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A moratorium on breeding better babies
  1. Heidi Mertes
  1. Correspondence to Dr Heidi Mertes, Bioethics Institute Ghent, Ghent University, Blandijnberg 2, Ghent 9000, Belgium; Heidi.Mertes{at}ugent.be

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The thought-provoking article ‘in vitro eugenics’ by Rob Sparrow discusses the possibility of going through multiple generations of human embryos at a relatively fast pace so that embryos with specific traits can be ‘bred’ in vitro and then implanted to enhance the human species.1 Given the recent scientific advancements in producing gametes from stem cells, this thought experiment is certainly interesting. Yet, whether it will ever leave the realm of science fiction is doubtful. There are a number of reasons why the scenario sketched by Sparrow is unlikely to present itself, some of which he already raises himself. The most important one may well be that so many manipulations are required that these supposedly enhanced babies will in fact be worse off than their ‘normal’ counterparts due to all sorts of unintended side-effects, thus defeating the purpose. However, I will focus on two other issues, namely, on the significance of the fact that this technology breeds orphans (which Sparrow highlights but underestimates in my opinion) and on the level of risk that is acceptable in reproductive medicine.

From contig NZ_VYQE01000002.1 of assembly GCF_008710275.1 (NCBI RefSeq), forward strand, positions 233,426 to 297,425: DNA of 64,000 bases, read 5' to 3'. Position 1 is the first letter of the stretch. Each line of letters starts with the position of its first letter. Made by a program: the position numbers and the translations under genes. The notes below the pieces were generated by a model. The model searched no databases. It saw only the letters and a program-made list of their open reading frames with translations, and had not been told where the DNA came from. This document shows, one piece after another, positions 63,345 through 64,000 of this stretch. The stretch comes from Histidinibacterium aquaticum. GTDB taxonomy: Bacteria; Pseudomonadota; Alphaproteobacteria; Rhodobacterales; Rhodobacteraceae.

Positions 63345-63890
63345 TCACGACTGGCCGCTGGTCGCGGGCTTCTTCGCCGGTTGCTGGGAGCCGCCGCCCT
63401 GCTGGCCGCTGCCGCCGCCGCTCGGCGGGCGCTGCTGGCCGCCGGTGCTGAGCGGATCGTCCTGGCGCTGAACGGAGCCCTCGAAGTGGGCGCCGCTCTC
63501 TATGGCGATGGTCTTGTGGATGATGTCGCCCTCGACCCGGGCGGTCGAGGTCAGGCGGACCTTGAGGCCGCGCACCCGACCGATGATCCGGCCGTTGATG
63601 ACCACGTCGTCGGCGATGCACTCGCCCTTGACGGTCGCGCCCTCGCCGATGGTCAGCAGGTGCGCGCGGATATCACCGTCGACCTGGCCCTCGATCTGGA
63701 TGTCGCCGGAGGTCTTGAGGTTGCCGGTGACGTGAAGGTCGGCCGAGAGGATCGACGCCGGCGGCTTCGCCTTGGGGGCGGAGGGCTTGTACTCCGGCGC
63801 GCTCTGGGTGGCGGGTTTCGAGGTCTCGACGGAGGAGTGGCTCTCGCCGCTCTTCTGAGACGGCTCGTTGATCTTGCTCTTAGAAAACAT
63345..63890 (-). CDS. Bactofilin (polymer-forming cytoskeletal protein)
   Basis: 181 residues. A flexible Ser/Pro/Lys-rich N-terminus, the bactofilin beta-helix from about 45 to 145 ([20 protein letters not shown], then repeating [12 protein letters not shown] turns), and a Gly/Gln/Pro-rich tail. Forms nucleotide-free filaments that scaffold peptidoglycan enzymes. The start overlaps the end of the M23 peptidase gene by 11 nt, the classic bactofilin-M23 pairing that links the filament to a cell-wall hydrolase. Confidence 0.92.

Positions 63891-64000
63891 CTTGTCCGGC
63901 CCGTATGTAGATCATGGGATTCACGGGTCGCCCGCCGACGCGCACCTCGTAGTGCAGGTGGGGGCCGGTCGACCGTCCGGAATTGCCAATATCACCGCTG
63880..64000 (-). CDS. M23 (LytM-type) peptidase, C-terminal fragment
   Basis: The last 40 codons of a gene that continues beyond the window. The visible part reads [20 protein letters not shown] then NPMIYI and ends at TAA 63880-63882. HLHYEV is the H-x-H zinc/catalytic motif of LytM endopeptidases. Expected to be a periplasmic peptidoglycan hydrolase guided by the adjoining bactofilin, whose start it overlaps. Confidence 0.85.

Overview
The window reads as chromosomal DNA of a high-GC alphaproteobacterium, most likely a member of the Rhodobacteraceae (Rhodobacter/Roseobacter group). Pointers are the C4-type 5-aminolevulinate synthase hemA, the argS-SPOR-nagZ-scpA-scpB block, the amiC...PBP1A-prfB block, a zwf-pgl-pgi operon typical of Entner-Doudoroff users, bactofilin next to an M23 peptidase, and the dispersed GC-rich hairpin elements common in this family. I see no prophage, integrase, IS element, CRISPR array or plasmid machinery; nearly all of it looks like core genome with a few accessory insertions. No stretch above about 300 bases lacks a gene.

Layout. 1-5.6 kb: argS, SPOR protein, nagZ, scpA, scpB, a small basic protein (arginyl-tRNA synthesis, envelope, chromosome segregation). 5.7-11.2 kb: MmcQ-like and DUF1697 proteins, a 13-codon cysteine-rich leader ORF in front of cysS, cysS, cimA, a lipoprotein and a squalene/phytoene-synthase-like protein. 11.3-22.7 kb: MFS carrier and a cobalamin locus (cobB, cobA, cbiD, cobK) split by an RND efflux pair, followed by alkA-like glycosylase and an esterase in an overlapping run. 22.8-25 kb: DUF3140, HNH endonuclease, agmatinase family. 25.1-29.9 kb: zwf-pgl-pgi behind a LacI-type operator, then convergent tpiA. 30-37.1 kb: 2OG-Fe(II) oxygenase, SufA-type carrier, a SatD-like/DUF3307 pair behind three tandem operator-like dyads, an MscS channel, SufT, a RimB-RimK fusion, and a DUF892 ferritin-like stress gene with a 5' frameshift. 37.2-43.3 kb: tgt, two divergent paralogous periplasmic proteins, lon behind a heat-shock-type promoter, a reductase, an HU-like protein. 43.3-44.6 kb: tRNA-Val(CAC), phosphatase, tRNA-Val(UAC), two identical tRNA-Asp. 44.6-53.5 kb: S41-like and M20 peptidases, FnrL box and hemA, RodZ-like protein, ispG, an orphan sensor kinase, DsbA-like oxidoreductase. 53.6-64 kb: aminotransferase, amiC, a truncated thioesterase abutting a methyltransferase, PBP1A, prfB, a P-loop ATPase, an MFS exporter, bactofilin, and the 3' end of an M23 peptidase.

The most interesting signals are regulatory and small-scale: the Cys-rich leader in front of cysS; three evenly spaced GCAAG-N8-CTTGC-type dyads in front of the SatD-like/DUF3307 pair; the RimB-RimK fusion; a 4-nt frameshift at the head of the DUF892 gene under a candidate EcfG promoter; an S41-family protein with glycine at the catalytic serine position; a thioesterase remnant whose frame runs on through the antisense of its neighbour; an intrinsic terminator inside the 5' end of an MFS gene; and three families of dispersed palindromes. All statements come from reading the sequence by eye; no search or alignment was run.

The drive behind most artificial reproduction technologies (ARTs) is genetic relatedness. Even in those cases where donor gametes are used, the reason is often that this allows a genetic link with ‘at least’ one of the social parents—as opposed to adoption. The efforts that are made to produce in vitro derived gametes for those who have no functional gametes can …

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